Leipzig has always been one of Germany most important and dynamic cities. It is a beautiful old city with an incredible main station. Its trade fairs have a tradition dating back to the Middle Ages and its cultural live was always influencing the rest of the country, especially since industrialization. During the communist years Leipzig was one of the leading cities concerning trade and cultural life as well.


Thomaskirche (St Thomas’ Church): Most famous as the place where Johann Sebastian Bach worked as a cantor and home to the renowned Thomaner choir.

Battle of the Nations Monument, the largest war monument in Europe, built to commemorate the successful battle against Napoleonic troops.

Gewandhaus- Home to the famous Gewandhaus Orchestra, it is the third building of that name.


The finest coffee, they say, comes to Germany. But it comes at a cost in Leipzig. A simple cup of the stuff can run over 2 euros at a cafe. Tea drinkers may want to rethink their preferences–the beverage can run up to 4 euros. But if you want to have that coffee in style, try Zum Arabischen Coffee Baum and go upstairs to the coffee museum afterward.

For fantastic (and abundant) ice cream concoctions, try the cafes along Grimmaische Street. For Italian food in a lively outdoor cafe street, go to Barfubgabchen, a street that runs east from the center of Market square.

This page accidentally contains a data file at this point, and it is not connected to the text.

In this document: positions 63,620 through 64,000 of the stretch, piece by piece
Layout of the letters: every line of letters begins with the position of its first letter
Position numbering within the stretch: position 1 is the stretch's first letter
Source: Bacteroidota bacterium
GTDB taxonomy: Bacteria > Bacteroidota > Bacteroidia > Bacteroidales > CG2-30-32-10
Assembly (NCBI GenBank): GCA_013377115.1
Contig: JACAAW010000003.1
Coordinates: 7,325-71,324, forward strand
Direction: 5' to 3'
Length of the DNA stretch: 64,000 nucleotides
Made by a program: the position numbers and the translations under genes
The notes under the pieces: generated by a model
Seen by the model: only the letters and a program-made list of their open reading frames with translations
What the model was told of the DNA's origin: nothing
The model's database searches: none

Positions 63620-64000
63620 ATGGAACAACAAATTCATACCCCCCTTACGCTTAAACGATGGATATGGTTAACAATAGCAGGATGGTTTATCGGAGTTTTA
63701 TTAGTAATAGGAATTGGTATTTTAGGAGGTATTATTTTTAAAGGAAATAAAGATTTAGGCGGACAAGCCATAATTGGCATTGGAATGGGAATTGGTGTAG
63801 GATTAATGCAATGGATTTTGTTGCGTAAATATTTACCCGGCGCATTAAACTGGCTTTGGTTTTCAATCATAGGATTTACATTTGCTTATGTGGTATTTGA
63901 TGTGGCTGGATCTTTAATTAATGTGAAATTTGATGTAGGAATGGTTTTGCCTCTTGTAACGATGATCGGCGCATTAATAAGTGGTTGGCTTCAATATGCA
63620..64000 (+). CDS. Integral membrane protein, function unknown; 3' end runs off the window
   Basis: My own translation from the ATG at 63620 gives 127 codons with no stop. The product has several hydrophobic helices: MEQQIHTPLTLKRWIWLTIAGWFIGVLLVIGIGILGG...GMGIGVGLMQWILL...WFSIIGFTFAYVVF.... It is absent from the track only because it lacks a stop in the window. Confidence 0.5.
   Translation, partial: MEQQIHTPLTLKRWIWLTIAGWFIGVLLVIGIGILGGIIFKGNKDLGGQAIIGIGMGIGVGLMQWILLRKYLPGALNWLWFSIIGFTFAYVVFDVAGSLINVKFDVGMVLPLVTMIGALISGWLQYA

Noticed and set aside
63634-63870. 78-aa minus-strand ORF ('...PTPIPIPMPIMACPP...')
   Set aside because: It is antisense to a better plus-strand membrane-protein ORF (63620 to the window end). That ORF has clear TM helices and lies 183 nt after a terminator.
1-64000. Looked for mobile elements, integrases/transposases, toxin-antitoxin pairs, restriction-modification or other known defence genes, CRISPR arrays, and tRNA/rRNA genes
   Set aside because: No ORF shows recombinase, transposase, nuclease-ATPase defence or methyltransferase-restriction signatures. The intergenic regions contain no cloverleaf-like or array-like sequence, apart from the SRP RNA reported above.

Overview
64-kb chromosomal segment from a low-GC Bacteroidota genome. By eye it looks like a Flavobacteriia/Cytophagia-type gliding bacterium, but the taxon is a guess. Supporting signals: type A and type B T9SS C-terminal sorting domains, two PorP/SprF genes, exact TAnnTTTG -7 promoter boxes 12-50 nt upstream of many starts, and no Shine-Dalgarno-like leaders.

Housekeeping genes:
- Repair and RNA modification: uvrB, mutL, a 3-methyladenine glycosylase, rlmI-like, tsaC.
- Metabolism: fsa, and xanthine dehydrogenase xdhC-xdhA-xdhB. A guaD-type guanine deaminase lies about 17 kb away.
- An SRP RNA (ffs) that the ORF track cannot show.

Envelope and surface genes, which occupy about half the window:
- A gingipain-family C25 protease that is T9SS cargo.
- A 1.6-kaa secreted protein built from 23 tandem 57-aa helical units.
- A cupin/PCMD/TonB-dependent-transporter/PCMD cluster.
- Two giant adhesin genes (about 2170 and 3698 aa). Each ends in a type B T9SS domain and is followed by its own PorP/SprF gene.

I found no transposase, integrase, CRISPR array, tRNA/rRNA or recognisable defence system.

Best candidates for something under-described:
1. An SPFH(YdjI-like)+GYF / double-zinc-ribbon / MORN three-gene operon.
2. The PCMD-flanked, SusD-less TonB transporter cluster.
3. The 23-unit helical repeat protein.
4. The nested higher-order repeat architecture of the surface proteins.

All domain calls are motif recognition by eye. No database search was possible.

By Air- There is a shuttle bus service to the main train station. It takes about 30 minutes and runs at 30 minute intervals through the business day. A taxi to the city center will cost about 30 Euros.

By Train- Leipzig’s Hauptbanhoff has the most tracks of any railway station in Germany. It’s a major transfer point for trains to just about anywhere. The station also features three floors of underground mall, and because it’s in a train station, the stores are open until 10 pm. You’ll find everything you need here for your journey–from inexpensive sandwiches and pastries to Eddie Bauer outfits.

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